And do you want to talk about distraction? A smart phone is literally all the distraction in the world gathered together in a package that you can hold in one hand. It has these things called “apps” that are hot buttons of one kind of distraction or another. All you have to do to be distracted is tap one. If and when the distraction of that app runs out, you can tap the next one. And you will tap the next one. You will keep on tapping the next one until you fall asleep sitting up, and when your head hits the table, waking you up, you will tap the next app to be distracted some more, because going to sleep is boring but a distraction is, well, distracting. You will not notice you’re tired. You would not notice conquering armies invading your city. Not that I’m suggesting smart phones could be part of an elaborate conspiracy to keep tabs on us while distracting us from the coming subjugation of an invading army. In fact, I’d like to go on record as saying that even if this were a thing, I for one welcome subjugation as long as I get to keep my apps. How bad could that be?

smartphone | 11:58 am CST
Category: ch-ch-changes, current events, daily drivel, damn kids!, Life & Death, Our Humble O'Bode
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Friday, January 13th, 2012

The question that biological anthropologist Barbara King is pondering on the science blog 13.7: Cosmos and Culture is just this: burial, cremation, or donation to a body farm? Strangely, she did not include what I’ve always considered to be the non plus ultra in postmortem disposal: detonation.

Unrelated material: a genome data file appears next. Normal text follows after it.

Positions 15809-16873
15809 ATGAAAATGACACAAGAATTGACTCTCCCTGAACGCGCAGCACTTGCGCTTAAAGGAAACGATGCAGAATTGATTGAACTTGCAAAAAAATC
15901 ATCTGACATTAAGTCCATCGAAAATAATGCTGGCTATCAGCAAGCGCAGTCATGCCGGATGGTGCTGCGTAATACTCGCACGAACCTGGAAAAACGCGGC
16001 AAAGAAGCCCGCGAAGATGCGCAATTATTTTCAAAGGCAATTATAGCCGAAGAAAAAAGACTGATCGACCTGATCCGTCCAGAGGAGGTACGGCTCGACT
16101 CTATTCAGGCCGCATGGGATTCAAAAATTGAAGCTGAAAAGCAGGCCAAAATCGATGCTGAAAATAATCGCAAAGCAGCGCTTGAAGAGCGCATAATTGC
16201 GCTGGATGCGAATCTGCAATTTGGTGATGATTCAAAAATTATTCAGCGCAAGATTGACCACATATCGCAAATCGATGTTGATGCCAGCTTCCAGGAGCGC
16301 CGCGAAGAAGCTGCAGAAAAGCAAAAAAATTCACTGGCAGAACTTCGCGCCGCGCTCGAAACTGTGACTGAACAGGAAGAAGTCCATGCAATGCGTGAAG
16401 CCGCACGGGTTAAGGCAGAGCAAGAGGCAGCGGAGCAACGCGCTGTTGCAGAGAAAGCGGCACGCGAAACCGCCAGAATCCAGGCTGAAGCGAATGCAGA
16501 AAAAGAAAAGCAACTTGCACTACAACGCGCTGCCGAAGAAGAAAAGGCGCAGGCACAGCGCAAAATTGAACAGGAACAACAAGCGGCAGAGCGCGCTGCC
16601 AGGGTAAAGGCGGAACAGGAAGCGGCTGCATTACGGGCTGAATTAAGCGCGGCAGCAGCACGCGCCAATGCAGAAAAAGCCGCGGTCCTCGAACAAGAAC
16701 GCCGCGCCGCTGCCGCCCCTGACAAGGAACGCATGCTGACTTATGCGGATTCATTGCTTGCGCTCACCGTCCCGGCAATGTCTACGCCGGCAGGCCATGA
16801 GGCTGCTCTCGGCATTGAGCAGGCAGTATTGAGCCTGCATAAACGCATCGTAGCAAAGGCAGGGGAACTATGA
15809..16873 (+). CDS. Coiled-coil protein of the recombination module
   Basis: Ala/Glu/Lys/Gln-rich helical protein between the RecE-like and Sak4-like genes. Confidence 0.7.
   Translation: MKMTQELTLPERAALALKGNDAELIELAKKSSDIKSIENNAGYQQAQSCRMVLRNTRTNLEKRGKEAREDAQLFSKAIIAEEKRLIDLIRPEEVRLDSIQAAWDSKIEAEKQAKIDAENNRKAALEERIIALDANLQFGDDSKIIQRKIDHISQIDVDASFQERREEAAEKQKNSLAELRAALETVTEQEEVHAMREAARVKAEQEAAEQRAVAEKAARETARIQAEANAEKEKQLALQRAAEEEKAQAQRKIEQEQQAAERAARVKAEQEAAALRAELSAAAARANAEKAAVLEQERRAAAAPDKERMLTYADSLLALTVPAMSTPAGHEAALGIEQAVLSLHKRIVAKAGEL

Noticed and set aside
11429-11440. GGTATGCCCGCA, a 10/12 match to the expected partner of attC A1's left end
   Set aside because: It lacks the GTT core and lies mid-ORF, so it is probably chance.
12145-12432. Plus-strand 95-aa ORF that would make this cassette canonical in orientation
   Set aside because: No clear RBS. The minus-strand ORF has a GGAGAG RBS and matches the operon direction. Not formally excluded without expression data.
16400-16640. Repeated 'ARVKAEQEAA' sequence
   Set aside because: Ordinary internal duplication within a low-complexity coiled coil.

When I learned about cremation, I realized we could do something more daring with our bodies after death besides box them up and bury them in a trench. Something exciting. One last hurrah. So I thought about it for quite a while and decided that, what I would most dearly wish my family would do with my body after I die would be: Set it atop a small mountain of explosives and blow it to teensy-weensy little pieces. Vaporize it, if possible. An atomic blast would be ideal, but if vaporization could be done the simple way with good old-fashioned dynamite, that would be just fine with me.

The next most appealing option would be to have my body frozen and cut into many thin, bologna-like slices that would be mounted between glass panels like that guy at the Museum of Science and Industry in Chicago, except that I’d want the panels used as walls for bus stop shelters across the city. When we didn’t have a car and I had to take the bus everywhere, I remember being monumentally bored with nothing to do while I waited for the bus. This would give people something to do.

Because I doubt that anyone I know will seriously consider either of those options, I guess the body farm would be okay. If you don’t know what a body farm is, wait until after you’ve finished eating your breakfast to find out.

the end | 5:57 am CST
Category: daily drivel, Life & Death